Two U.S. military liaison officers have returned to Peshawar, Pakistan in the last week or so to help coordinate communications regarding
border operations, a Pentagon spokesman said Thursday. The officers were removed at Pakistan's request last November after a border strike
by US and NATO forces that killed two dozen Pakistani troops.
Coordination between Pakistan military and the International Security Assistance Force (ISAF), which includes the U.S. military, is returning in "fits and starts" and communications are improving, said Capt. John Kirby at a Pentagon press conference.
Kirby said Pakistan requested the return of the officers. The US and Pakistan continue to negotiate the reopening of border crossings for war
supplies which were also closed last November.
By Reza Sayah and Nasir Habib in Islamabad
The Pakistani Taliban vowed on Thursday to kill Shakeel Afridi, the jailed Pakistani doctor accused of helping the CIA in the search for Osama bin Laden, a spokesman for the militant group told CNN.
"We will cut him into pieces when we find him," Pakistani Taliban spokesman Ehsanullah Ehsan told CNN by phone. "He spied for the U.S. to hunt down our hero Osama bin Laden."
Pakistani officials say Afridi is being held in a prison in the city of Peshawar in northwest Pakistan.
By Mike Mount
The Pentagon's chief budget officer is ringing the alarm bell about looming budget cuts that could destroy the department's new defense strategy and force the defense industry to face "absurdities" as defense programs are shuttered.
"This is not the way to do defense planning and budgeting," said Deputy Defense Secretary Ashton Carter.
Carter was speaking to reporters Wednesday in Washington about the effects of sequestration, a possible automatic cut in the defense budget of more than half a trillion dollars over the next 10 years. Sequestration would kick in starting in January 2013 if President Obama and Congress cannot come to agreement on cuts in the overall budget.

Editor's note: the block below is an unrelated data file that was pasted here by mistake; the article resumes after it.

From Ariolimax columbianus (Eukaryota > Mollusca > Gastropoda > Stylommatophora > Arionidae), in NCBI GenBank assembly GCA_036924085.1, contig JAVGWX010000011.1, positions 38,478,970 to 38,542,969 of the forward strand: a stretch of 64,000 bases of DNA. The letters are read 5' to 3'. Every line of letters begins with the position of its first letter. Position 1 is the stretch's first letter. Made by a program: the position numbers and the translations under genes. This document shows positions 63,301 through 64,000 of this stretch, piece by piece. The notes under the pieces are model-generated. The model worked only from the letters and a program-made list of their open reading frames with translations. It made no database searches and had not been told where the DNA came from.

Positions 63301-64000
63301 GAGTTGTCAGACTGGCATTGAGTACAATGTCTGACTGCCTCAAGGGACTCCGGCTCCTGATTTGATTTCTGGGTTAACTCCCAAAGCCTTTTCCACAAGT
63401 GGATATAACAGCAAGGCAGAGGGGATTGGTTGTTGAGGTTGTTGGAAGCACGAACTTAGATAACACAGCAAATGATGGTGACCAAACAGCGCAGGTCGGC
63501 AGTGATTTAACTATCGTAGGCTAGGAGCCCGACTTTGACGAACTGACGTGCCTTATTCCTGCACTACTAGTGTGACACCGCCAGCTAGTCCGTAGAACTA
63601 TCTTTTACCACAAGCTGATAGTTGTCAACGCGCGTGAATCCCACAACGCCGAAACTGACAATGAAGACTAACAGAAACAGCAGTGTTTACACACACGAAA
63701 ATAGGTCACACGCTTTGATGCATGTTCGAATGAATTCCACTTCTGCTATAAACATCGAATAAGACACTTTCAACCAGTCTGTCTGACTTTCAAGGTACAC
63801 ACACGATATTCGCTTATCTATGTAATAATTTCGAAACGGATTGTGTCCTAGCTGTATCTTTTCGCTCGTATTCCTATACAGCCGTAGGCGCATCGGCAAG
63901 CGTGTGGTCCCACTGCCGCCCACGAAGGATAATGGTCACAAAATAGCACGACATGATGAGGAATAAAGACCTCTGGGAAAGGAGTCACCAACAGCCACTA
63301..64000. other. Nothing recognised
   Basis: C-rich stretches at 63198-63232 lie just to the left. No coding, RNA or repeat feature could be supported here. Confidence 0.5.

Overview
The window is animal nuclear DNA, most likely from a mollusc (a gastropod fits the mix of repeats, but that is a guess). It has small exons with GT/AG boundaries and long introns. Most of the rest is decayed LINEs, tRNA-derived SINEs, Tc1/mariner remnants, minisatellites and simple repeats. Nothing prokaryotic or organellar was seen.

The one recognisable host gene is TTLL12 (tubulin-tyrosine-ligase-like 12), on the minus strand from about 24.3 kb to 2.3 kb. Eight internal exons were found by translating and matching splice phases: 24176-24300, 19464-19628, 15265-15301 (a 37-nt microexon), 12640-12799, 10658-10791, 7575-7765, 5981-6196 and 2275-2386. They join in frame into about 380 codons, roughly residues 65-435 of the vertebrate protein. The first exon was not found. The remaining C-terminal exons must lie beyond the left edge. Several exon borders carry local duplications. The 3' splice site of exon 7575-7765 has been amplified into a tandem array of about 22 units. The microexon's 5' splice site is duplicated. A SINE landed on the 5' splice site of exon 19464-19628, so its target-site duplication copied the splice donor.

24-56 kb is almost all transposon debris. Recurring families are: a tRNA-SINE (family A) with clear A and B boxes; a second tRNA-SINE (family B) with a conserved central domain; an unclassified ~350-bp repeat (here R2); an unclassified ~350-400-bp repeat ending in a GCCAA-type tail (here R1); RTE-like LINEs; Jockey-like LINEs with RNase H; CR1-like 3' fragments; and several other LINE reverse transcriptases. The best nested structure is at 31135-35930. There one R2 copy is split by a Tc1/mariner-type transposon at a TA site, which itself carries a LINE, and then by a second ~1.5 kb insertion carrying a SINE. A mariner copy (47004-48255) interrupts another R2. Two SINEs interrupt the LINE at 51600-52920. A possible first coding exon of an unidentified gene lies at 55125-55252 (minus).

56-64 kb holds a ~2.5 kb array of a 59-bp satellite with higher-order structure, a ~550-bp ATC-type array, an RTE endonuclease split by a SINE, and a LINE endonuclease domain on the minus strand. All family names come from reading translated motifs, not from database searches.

Editors Note: James Lewis is a Senior fellow and Director of the Technology and Public Policy Program at the Center for Strategic and International Studies. He offers this commentary on Flame, a recently discovered malware program infecting computer systems in Iran and elsewhere.
By James Lewis, Special to CNN
Is it wrong to be blasé about the most frightening malware ever invented? Some people worry that Flame is "bigger" than Stuxnet, weighing in at 20 megabytes. Flame is "bigger" than Stuxnet, but size and sophistication aren't the same.
Let's look at some of the tricks Flame uses. Recording keystrokes (a "keylogger") is about 20 years old. Turning on the microphone of your computer is also mid-90s (turning on the camera is more recent, but also not news). The same is true for taking screen shots of your e-mail. You can buy some of these features on the black market. This is not cutting-edge stuff - somebody cobbled together existing exploits into a big package.
By Paula Hancocks
A U.S. general in Korea who reportedly said that American troops parachute into North Korea to spy has admitted he was not misquoted in the speech – but that he misspoke.
Brigadier General Neil Tolley, commander of special forces in South Korea, made the comments during a speech at a conference in Florida last week. The Diplomat, a magazine based in Japan, quoted Tolley as saying in the speech that U.S. troops parachute into North Korea to spy on underground military facilities.
Amidst the ensuing controversy, the Pentagon accused the reporter of the piece, David Axe, of misreporting the speech.